[Now Experiencing] [Film]
A couple of movies viewed recently - a new one and an old one.
* Mission Impossible 3 
Caught this last week. I'm happy to report it's significantly better than its two predecessors, reaching dizzying heights that can best be described by the words "average" and "inoffensive". Directed and (partially) written by J.J. Abrams (creator of Lost and Alias), it boasts a plot which both makes sense and was NOT stolen wholesale from a Hitchcock film, which is more than the last two can say. That said, it's still not a particularly engaging story, moving from genre convention to cliche and back again with a stolid regularity. Tom Cruise is like screen cardboard - tasteless and bland - and other than the title theme there's nothing to write home about in the soundtrack. Many elements of the film have occasional moments of excellence - the CGI sparks nicely during a helicopter chase, there's some nice stunt action on a rooftop sequence, some moments towards the end are genuinely suspenseful - but it never seems to come together into a working whole. Probably the best elements of the film are the fantastic supporting roles of Philip Seymour Hoffman (Truman) as the implacably calm and menacing villain, and Simon Pegg (Shaun of the Dead) as the computer support technician. Laurence Fishburne (The Matrix) also does well in an admittedly tiny part as Cruise's boss. All in all, there'd normally be no particular reason to need to see this on the big screen - but arrayed next to the other tripe infesting the cinema at the moment, it comes depressingly close to being near the top of the pile.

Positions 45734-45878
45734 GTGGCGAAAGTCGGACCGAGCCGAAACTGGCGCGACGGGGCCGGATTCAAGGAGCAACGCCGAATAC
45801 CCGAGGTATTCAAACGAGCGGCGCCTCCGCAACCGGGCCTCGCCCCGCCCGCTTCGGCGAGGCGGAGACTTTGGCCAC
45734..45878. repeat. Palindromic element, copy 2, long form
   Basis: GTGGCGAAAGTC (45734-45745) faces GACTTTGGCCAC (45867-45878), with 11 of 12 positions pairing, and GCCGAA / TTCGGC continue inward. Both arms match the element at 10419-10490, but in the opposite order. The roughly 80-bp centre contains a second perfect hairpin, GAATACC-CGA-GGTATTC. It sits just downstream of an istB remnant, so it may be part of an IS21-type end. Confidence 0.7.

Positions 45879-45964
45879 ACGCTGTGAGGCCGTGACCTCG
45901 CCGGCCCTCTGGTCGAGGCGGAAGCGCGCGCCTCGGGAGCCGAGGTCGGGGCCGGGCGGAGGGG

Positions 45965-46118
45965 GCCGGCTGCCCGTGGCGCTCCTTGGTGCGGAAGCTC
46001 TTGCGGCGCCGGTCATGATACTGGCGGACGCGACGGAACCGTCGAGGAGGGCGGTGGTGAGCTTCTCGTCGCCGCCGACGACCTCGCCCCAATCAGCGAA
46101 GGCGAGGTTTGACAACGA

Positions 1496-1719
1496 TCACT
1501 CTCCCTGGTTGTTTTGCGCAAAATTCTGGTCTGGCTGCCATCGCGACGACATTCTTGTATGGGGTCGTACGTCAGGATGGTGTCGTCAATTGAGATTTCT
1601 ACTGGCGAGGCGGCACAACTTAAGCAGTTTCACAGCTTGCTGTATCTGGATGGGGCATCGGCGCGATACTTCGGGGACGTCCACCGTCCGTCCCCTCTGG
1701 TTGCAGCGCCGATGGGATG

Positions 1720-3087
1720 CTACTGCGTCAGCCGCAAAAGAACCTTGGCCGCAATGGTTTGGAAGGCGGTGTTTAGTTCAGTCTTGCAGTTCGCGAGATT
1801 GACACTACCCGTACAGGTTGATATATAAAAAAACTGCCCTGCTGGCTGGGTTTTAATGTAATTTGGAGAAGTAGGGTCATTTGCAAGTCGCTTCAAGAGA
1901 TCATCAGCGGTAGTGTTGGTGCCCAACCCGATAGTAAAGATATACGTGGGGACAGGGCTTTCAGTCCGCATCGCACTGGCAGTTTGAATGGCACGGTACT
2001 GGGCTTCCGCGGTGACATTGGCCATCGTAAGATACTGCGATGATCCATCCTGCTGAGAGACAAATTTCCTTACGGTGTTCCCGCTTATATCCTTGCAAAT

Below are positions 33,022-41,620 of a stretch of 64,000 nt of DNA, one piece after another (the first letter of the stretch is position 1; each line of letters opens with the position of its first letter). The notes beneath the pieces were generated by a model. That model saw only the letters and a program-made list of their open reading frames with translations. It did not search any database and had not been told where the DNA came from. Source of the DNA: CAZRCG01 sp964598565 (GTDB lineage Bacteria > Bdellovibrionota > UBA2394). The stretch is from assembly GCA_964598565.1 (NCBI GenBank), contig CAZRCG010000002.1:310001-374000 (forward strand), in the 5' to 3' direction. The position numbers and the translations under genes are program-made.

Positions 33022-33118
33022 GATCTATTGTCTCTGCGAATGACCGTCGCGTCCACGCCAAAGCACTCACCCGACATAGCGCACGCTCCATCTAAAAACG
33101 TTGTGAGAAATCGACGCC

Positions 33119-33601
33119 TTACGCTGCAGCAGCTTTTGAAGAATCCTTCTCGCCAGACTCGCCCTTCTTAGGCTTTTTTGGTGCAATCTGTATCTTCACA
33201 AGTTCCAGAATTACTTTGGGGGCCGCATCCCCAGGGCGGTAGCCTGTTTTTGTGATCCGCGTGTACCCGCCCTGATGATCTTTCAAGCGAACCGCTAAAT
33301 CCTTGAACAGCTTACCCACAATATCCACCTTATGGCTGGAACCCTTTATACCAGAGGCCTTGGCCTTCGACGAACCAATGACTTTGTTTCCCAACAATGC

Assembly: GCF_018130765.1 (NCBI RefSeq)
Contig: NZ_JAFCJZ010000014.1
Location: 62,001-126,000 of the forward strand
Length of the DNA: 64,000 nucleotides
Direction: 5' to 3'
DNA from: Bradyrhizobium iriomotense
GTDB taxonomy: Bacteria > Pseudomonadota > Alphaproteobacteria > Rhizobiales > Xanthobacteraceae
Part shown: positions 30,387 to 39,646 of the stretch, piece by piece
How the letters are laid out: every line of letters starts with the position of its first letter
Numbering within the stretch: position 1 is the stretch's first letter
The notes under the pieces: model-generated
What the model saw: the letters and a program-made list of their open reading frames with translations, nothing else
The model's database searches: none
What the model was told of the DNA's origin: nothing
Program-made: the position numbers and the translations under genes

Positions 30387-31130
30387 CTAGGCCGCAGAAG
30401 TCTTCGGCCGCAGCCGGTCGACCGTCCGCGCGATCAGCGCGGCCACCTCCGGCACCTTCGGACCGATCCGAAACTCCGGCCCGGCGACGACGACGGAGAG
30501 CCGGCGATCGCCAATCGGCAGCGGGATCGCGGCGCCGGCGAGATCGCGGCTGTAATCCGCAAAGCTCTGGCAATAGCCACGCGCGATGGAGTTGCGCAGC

* A Nightmare on Elm Street 
I re-watched this B-horror classic with my girlfriend earlier in the week. My memory had not altogether served me faithfully on this film; the directing by Wes Craven (Scream, Wishmaster) was actually better than I remembered, and the acting was significantly worse. Heather Langenkamp plays Nancy, a girl whose friends are being killed off in their dreams by the menacing Freddy Krueger (veteran actor Robert Englund). With the aid of boyfriend Glen (Johnny Depp in his first ever big screen appearance) she sets out to defeat Freddy, on the way overcoming the almost psychotic unhelpfulness of her alcoholic mother and the pathological cynicism of her father, the town sherriff. Hideous acting, some atrocious dialogue, and a spotty plot come together in a magical synthesis to very effectively render a dreamlike sense of unreality that actually enhances the film and makes it so memorable. This film almost defines the phrase "so bad it's good". A must-have for any afficionado of the slasher flick.